What's today's political ecology in Taiwan?
Dialogue with Yang Rui

Recently, Terry Gou, Taiwan's top billionaire and founder of Apple supplier Foxconn, announced that he will not take part in the 2020 Taiwan leadership election. That decision comes after he left the Chinese Kuomintang (KMT) party last Thursday. What were the drivers of his choice? What does his departure mean for the upcoming leadership election in Taiwan?

Zhong Houtao, a research fellow at the Chinese Academy of Social Sciences, said that Terry Gou would have been doomed to fail if he had decided to run the election because, from experience, no one can win without the support of a party, either the KMT or the Democratic Progressive Party (DPP).

In Terry Gou's short statement, he claimed that "this decision was not because of anyone's persuasion or influence" but because he feels that "we all need to return to rationality and policy discussions."

Terry Gou, founder and chairman of Foxconn, June 12, 2017. /VCG Photo

Terry Gou, founder and chairman of Foxconn, June 12, 2017. /VCG Photo

Zhong pointed out that the word "rationality" is very important in Gou's statement, especially for today's political ecology in Taiwan. He added that most politicians in Taiwan are becoming "irrational" because they just stand for their opposition which makes the economic issues of Taiwan "sacrificed" for politics. 

For instance, in the infrastructure investment field, Tsai's authority would invest a lot in those cities and counties that are ruled by the green camp, but she will invest little or even nothing in those cities ruled by the blue camp.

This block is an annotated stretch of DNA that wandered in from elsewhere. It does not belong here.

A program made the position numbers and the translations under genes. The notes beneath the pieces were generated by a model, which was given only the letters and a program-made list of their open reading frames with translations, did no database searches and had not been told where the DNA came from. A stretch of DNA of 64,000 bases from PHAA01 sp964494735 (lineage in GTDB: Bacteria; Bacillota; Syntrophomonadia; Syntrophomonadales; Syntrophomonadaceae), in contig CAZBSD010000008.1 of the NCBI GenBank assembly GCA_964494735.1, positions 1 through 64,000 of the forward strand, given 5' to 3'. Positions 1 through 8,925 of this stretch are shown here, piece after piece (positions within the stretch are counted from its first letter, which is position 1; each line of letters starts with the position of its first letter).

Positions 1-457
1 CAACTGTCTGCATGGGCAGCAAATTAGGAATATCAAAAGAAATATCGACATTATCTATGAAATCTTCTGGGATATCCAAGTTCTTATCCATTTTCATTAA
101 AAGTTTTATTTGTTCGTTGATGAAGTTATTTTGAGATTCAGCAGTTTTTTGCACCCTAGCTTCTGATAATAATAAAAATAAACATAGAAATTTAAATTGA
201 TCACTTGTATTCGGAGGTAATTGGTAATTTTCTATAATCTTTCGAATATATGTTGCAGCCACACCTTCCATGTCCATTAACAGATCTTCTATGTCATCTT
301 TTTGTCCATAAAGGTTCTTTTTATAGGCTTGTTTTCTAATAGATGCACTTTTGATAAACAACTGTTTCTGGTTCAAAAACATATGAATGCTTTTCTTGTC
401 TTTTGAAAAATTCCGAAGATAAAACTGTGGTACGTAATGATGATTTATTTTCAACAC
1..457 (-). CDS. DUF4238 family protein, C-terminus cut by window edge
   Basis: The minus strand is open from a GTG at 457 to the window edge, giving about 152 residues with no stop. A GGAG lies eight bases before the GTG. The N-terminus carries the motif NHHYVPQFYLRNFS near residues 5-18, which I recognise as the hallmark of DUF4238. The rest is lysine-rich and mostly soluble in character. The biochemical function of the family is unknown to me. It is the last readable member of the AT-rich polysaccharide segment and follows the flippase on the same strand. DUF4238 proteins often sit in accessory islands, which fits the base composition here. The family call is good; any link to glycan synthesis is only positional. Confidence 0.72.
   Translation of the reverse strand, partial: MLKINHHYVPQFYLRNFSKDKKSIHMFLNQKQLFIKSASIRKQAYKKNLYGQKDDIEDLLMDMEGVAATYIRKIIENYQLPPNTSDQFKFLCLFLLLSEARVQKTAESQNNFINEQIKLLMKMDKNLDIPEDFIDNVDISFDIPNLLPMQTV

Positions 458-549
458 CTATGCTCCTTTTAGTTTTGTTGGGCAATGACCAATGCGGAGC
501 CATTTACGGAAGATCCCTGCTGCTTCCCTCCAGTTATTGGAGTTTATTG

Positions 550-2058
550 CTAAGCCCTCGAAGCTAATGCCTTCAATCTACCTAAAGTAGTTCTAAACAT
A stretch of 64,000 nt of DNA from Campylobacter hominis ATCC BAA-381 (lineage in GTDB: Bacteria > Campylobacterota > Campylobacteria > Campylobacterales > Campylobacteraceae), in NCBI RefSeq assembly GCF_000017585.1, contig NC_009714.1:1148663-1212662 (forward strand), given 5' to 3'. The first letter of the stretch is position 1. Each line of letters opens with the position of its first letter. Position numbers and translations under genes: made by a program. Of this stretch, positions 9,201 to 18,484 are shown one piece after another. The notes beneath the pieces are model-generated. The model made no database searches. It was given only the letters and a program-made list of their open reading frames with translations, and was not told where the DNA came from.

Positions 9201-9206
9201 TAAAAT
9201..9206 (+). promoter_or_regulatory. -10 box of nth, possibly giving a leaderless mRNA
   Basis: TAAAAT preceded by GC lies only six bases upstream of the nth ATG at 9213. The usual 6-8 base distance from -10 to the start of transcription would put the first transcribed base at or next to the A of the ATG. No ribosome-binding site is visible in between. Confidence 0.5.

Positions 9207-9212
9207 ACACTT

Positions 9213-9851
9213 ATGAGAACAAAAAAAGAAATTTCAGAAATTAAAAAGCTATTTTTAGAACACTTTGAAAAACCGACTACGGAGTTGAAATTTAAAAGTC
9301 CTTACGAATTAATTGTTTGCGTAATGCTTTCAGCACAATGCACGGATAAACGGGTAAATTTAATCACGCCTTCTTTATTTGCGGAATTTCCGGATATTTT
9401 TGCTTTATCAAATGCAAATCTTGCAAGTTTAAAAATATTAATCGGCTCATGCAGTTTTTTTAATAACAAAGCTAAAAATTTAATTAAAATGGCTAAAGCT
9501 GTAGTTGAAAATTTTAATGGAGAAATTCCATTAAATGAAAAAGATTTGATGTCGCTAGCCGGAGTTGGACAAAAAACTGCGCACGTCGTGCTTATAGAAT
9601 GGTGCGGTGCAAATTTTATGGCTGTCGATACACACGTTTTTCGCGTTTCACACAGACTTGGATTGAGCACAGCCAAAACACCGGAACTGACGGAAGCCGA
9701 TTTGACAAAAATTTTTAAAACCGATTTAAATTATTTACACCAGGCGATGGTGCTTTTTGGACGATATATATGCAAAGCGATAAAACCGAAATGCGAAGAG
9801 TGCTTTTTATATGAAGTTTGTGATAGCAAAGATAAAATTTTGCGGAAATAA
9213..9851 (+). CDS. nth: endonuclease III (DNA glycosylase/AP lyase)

Regarding whether the supporters of Terry Gou will transfer to Han Kuo-yu's flag, Zhong believed Gou's backers will be divided into two groups, one remains under blue camp to stand for Han Kuo-yu; another are so-called "middle-voters," and they will turn to either Han Kuo-yu or Tsai Ing-wen's camp, depending on who will get more votes.

But can "swing-voters" change the situation?

Zhong said it depends on what the scenario will look like in the next three to four months. For instance, if Ko Wen-jo or Soong Chu-yul claim their desire to run for the election, the swing voters will be the decisive characters under this situation. But, if there is only one candidate from the KMT and DPP, the so-called swing voters will have no choice.

Furthermore, he said that Gou's decision to quit sounds like bad news for Tsai Ing-wen's campaign as the KMT camp seems to "reunite" again. As Zhong explained, if Gou continues to run, the KMT will be divided, like the former UK Prime Minister Winston Churchill once said: "United we stand, divided we fall."


Since cross-strait relations have always been an important issue on the agenda of the election, Zhong said that Tsai's camp apparently didn't handle it well, since the Solomon Islands just cut the so-called "diplomatic ties" with Taiwan, leaving the island with only 16 "allies". Besides, Taiwan can't become a member of the World Health Organization and other international organizations. Therefore, he emphasized that the swing voters will consider these facts in the upcoming election, in which they are more likely to choose the KMT rather than the DPP.

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